Which travel vaccines are an NHS provision and which are private?

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Please note:  This topic is very complex and to the best of my knowledge this page is providing the most up to date information (as at 06.05.21).  However in this period of the COVID pandemic, travel is not a very active area of care so hopefully in the future, there will be greater clarity as travel health in a GP surgery is supposed to now be part of the core contract and not an additional service.  More information will be added as it becomes available.


There has been much confusion about this over many years with a number of surgeries doing different things and no one correcting those who are in the wrong (in the main).  There is a useful piece written about the topic on page 8 of the RCN Competencies document and a very helpful document from the British Medical Association entitled Focus on Travel Immunisation that explains in great details what can and cannot be charged for – when you link to the page, near the top is a section which says ‘This guidance is to help GPs and LMCs (local medical committees) understand the regulations on travel immunisations‘ and below this is a downloadable PDF which says ‘download full guidance‘.  This takes you to a document from 2012 which is the latest guidance on this topic from the General Practitioners
Committee: Focus on travel immunisations, Guidance for GPs.  These two publications will provide you with all the information required and it is highly recommended you look at both.

To summarise the charges

Travel vaccines that must always be given as part of NHS provision through GMS services are:
Hepatitis A, typhoid, cholera and polio and any combination vaccine that has one of these disease protections within the product eg. Revaxis (combined tetanus, polio and diphtheria), combined hepatitis A+B vaccines etc.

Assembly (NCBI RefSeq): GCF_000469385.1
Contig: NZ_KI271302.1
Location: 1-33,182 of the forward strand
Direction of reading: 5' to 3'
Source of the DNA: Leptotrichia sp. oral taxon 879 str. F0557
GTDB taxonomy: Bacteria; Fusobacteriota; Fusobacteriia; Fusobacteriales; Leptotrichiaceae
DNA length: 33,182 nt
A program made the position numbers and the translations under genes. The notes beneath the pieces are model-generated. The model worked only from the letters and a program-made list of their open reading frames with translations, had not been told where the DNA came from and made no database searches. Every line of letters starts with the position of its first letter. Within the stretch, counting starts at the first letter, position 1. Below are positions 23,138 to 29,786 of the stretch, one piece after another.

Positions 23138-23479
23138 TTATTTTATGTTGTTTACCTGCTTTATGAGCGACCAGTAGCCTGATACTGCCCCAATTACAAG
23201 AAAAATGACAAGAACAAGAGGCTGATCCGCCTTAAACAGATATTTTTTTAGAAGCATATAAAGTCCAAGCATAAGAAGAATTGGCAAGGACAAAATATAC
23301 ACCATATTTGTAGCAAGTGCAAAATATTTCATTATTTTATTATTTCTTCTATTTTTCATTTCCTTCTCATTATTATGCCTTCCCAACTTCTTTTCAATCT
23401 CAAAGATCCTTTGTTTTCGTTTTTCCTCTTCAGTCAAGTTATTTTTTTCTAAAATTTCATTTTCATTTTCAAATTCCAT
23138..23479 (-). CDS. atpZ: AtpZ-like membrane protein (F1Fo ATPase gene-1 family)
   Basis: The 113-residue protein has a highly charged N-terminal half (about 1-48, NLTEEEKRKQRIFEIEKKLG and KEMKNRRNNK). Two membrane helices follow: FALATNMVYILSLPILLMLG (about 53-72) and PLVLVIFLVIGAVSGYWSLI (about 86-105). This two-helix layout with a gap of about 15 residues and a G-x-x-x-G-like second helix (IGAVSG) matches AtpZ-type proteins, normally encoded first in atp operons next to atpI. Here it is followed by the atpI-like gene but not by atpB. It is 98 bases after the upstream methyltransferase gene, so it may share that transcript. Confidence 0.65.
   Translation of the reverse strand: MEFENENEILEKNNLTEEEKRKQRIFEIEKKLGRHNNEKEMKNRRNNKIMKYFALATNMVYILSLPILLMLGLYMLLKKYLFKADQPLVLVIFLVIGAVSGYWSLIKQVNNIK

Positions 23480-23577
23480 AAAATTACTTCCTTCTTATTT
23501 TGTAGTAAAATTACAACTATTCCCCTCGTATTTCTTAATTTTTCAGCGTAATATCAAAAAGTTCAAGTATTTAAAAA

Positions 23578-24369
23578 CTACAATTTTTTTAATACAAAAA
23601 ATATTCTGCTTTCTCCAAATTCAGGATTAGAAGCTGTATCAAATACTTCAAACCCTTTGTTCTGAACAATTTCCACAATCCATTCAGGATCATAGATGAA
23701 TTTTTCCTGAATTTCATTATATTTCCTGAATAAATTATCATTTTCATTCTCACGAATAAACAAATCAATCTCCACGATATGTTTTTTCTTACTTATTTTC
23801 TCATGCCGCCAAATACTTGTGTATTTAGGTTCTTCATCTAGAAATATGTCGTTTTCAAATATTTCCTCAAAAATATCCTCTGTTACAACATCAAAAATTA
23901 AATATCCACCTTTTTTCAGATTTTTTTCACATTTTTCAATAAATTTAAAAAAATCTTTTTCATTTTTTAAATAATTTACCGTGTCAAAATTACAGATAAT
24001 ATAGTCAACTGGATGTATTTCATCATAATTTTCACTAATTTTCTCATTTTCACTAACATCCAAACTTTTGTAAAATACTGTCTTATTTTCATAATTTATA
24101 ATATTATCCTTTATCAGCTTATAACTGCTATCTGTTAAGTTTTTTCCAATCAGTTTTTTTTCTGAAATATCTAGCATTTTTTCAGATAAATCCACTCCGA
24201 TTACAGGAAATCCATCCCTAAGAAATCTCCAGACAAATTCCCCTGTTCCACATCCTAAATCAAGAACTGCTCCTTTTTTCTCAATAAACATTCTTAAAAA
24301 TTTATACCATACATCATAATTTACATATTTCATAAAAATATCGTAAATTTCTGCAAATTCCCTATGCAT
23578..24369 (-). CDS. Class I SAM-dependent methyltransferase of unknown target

Travel vaccines that cannot be given as an NHS service and are therefore private service vaccines are:  
Japanese encephalitis, tick-borne encephalitis, yellow fever and rabies for travel purposes – (please note post exposure treatment vaccine must be an NHS provision).  Meningitis vaccine for travel (see the note of interest below)

Travel vaccines that can be given either as an NHS or private service are: but see the note 03.01.18 below on this page
Hepatitis B  (see the BMA page here where it states ‘as a practice, you may choose whether to give single hepatitis B immunisation for travel for free or charge

Other services
A charge cannot be made for travel advice, or providing a travel record book detailing the vaccines given.   Vaccine certificates for yellow fever and meningitis ACWY can be charged for although this cost is usually included in the total cost of the vaccine provision.  Equipment (e.g. mosquito nets, mosquito repellents, first aid kits etc. can be sold in an NHS setting thus generating income but for further details see the BMA guidance Focus on travel immunisations – guidance for GPs as detailed above.

NHS Choices pages on charging here


Historical information kept on this page for interest.

A note of interest (08.09.17 and updated 09.02.18) when you look at the BMA page for  Focus on Travel Immunisation the website indicates now that meningococcal disease protection for travel (the ACWY conjugate vaccines, Menveo and Nimenrix) are only available privately.  However this contradicts the information in their guidance also available on the same page in the downloads section.  This guidance was written in November 2012 and has not be changed so there is still the option to give this vaccine NHS or privately as detailed above.  However – this is one of the two vaccines that has been discussed in the consultation document about the future of certain NHS drugs – see the piece I wrote in Practice Nurse about it here.

Update on 03.01.18

In July 2017, NHS England launched an action plan to drive out wasteful and ineffective drug prescriptions, saving the NHS over £190 million a year. A consultation document was subsequently published detailing a list of items considered need not be routinely prescribed in primary care. The outcome of this consultation was that the following vaccines should not be prescribed on the NHS exclusively for the purposes of travel (in England):
• Hepatitis B
• Japanese Encephalitis
• Meningitis ACWY
• Yellow Fever
• Tick-borne encephalitis
• Rabies
These vaccines should continue to be recommended for travel but the individual traveller will need to bear the cost of the vaccination. (NHS England 2017). A patient leaflet has been produced providing the current provision of travel vaccines – see here and scroll down to travel vaccine prescribing.

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